Update on the Democratic Republic of the Congo

The political drama that began in the DRC over a year ago over the presidential succession continues to fester, and continues to increase tensions. Six months of negotiations have failed to bring about a solution, but the main opposition political leaders have expressed a willingness to make one last effort at compromise before resorting to outright political warfare. The big question is: Will President Kabila recognize the writing on the wall and agree to leave power peacefully?

The DRC constitution limits the President to two elected terms. It also prohibits the amendment of this two-term limit. President Kabila’s second term expired on December 20, 2016. Unfortunately, he deliberately failed to finance and organize an election, so there was no newly elected president available to take his place. His hand-picked constitutional court ruled that he should remain in power until a successor is elected. Thus, Kabila managed to violate the two-term limit by doing nothing.

Kabila’s illegal action raised tensions among the population, which has become fed up with his administration’s corruption and repression. Unlike in previous periods of political tension, the leading opposition politicians decided to take the path of negotiations rather than street violence. In October 2016, President Kabila accepted the concept of a negotiated settlement. He called upon the Conference of Catholic Bishops (CENCO) to act as a mediator. The opposition accepted.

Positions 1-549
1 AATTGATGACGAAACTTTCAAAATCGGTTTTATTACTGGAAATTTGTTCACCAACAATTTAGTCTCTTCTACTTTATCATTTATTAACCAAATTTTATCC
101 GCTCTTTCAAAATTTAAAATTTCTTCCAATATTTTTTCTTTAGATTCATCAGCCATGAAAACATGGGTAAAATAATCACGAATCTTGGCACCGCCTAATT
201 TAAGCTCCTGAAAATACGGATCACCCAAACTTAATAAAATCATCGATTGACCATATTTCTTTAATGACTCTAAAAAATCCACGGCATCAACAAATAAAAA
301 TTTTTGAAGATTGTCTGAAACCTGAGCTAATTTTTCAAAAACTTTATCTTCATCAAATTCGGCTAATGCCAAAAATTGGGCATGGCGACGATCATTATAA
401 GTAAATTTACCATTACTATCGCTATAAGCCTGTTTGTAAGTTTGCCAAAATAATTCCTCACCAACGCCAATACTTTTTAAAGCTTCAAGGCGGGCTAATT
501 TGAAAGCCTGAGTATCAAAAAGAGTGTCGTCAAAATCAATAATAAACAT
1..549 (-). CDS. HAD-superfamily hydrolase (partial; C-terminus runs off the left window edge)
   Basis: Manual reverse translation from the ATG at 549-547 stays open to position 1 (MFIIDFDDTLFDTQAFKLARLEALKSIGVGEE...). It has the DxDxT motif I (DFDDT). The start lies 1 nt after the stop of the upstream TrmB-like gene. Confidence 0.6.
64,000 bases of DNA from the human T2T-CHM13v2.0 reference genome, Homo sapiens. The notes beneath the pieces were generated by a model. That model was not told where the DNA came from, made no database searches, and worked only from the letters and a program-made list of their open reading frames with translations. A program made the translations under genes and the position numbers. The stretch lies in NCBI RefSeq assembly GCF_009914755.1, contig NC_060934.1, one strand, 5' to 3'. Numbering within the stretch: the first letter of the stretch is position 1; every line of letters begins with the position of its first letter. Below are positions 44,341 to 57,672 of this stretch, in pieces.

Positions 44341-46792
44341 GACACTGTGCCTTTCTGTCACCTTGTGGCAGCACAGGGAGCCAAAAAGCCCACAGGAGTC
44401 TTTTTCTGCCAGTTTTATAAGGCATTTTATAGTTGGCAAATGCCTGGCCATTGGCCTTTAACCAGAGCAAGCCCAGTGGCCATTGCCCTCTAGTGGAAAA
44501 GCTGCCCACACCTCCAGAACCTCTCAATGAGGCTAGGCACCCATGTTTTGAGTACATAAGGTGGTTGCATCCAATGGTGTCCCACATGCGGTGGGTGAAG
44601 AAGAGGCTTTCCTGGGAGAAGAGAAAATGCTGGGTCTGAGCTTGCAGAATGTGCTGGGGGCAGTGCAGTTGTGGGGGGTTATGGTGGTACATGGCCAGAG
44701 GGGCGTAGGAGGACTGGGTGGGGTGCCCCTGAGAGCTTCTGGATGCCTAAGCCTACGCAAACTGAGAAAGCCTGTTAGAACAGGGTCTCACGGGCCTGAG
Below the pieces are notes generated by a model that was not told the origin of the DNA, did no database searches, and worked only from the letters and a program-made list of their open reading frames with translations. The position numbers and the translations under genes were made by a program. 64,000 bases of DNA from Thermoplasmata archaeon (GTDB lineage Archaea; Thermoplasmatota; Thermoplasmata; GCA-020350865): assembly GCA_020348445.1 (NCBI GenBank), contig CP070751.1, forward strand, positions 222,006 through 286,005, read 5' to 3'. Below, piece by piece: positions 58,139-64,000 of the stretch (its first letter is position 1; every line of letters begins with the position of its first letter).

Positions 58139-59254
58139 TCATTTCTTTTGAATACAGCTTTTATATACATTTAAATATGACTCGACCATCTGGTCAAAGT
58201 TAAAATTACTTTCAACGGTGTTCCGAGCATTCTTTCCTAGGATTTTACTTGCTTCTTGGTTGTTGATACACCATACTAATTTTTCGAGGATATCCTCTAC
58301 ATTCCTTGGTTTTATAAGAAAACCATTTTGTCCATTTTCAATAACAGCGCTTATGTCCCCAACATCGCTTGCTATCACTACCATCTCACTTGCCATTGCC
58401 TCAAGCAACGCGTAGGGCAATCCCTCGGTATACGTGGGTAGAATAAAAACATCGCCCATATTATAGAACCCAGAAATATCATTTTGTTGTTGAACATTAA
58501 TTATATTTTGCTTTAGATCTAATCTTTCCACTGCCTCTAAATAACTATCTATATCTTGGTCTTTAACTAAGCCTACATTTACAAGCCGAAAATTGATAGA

Negotiations under the CENCO umbrella lasted until December 31, 2016 when a final document was initialed. The opposition leadership, operating under the name “Rassemblement” (United Movement) was pleased because it gave them the authority to choose the transitional Prime Minister; it also gave them the authority to bring about a reorganization of the Independent Electoral Commission; and it called upon the government to free all political prisoners, as well as political persons falsely convicted to crimes.

The opposition, as well as the CENCO, were pleased with these agreements. But deception set in rapidly when the time came for implementation.

Pursuant to the agreement, the opposition named Felix Tshisekedi as the next Prime Minister. President Kabila said he would refuse to consider only one candidate for the position, even though the December 31 agreement gave the opposition the authority to name a single candidate. President Kabila insisted on having the opposition give him a list of three names, from which he would select one. The opposition refused that request, and insisted that their single candidate, Felix Tshisekedi, be selected by the President. He refused.

As for the reform of the independent electoral commission, Kabila totally refuses to make any changes to the present situation in which the electoral commission is the opposite of independent, taking orders directly from the President.